Governments across Europe are grappling with problems of austerity and this is having a particularly severe impact on local government across Britain. One of the key casualties is rural transport. Increasingly cash-strapped local authorities are finding that they can no longer subsidise bus routes that are not commercially viable. As with a number of other services and amenities, it is rural communities which have the lowest number of service users and therefore it is services in these areas which are at greatest risk. This situation has the potential to change significantly something that we have taken for granted as part of our heritage. This month’s article looks at what is being done to develop community resilience to lessen the impact of the withdrawal of bus subsidies in Flintshire.
The financial outlook to 2018 shows uncertainty with regard to the future of the Welsh Government Bus Service Support Grant after 2016. All subsidies are expected to end by 2018 with serious implications for current provision. Flintshire County Council has been flagging up the issue for some time and invited elected representatives from Town and Community Councils to attend two workshops which were held in June 2015. The intention is that only a core network of bus routes will be maintained in Flintshire, largely made up of commercial bus services, with minimal support provided to ensure that essential regular connections are retained at key hubs along the routes. Other commercially operated routes could also operate within the County but these would be independent of control of the Council and would not receive any subsidy. The workshops invited those present to assist with identifying the proposed core network and help determine the minimum standard required in terms of days/hours and the frequency of services along each route. The workshops also sought to identify the potential locations of transport hubs and the standard facilities required at each hub.
The locally popular DB1 service is one of the commercial services which is independent of the proposed core network and is used by residents to visit Chester. It is to be hoped that this service will continue to have a viable future. It is possible that work, which is currently being undertaken by Flintshire Countryside Services, to establish a Wales Link Path, for walkers, between the Coast Path at Saltney and the Offa’s Dyke Path at Llandegla would give a boost to this service as walkers may wish to use the service in order to return to the their starting point after walking part of the new path. Various local initiatives including Park in the Past, the development of a heritage trail at Hope Parish Church and a possible Sense of Place Project at Caergwrle, could attract many visitors to the area and make it viable for the service to continue. It is in our interest to strive to build a robust community which sends out the right signals to inform market intelligence.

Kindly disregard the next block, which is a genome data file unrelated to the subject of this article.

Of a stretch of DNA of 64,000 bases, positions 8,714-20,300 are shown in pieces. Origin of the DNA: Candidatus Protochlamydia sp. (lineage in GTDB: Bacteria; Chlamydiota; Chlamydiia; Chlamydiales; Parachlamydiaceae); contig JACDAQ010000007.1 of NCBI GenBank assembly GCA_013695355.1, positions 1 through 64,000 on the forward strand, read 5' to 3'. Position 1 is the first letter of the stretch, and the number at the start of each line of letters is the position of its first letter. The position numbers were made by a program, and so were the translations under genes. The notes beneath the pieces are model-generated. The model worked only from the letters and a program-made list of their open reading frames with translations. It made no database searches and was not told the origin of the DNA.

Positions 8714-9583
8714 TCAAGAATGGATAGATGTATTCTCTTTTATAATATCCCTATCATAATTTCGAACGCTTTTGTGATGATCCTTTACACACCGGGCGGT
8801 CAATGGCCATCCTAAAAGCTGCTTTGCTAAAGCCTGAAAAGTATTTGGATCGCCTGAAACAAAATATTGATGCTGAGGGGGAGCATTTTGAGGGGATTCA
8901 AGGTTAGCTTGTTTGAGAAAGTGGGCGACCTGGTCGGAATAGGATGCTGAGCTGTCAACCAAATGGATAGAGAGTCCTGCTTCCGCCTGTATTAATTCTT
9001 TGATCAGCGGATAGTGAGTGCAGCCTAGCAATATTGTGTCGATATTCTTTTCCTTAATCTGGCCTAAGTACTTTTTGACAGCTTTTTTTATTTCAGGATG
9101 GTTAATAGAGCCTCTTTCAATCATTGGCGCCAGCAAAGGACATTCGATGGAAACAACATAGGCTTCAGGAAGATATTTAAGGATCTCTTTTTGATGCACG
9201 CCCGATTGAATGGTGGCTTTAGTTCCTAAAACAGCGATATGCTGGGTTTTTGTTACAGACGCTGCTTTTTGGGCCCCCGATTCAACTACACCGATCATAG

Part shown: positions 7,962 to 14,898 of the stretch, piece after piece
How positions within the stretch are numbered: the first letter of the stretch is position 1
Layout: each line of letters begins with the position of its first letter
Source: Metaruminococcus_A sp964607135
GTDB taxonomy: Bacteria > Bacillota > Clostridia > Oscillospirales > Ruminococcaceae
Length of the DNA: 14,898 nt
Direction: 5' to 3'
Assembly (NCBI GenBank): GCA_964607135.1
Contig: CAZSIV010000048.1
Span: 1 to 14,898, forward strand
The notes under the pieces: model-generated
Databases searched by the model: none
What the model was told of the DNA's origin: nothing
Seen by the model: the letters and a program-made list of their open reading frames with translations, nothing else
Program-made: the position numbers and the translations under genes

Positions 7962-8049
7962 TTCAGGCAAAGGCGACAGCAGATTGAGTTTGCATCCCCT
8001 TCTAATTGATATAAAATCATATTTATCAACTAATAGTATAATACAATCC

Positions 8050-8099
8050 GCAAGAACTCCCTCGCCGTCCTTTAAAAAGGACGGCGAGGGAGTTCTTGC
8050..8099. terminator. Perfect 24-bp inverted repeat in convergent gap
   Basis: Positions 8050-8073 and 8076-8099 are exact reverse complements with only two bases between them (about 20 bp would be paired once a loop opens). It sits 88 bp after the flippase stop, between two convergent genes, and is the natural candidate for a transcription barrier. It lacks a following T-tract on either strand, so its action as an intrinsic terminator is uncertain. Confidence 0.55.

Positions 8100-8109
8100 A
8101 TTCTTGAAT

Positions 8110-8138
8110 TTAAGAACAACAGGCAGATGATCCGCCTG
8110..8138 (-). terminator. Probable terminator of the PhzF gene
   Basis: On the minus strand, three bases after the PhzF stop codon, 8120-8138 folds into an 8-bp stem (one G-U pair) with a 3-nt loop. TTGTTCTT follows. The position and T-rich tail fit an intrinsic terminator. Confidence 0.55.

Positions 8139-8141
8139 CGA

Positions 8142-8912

Unfortunately some Community Councils sent no representatives to the Flintshire workshops and they played no role in the shaping of the proposals which feature in the proposed core network. As their communities are ‘in the dark’ they are in a weak position to play a role in building community resilience to address community needs. Town and Community Councils need to be informed and in a position to work together to ensure that the needs of their various communities are being met.The workshops did bring about revisions to the original map showing the core network. A link between Buckley and Deeside was established in order to ensure that more residents could get to and from work from Buckley to the Deeside Enterprise Zone. In addition, and of particular relevance to the Parish of Hope, a link was established from Dobshill, via Penyffordd, to Wrexham. This effectively means that there should be a core bus network which enables local people to get to and from Wrexham Maelor Hospital.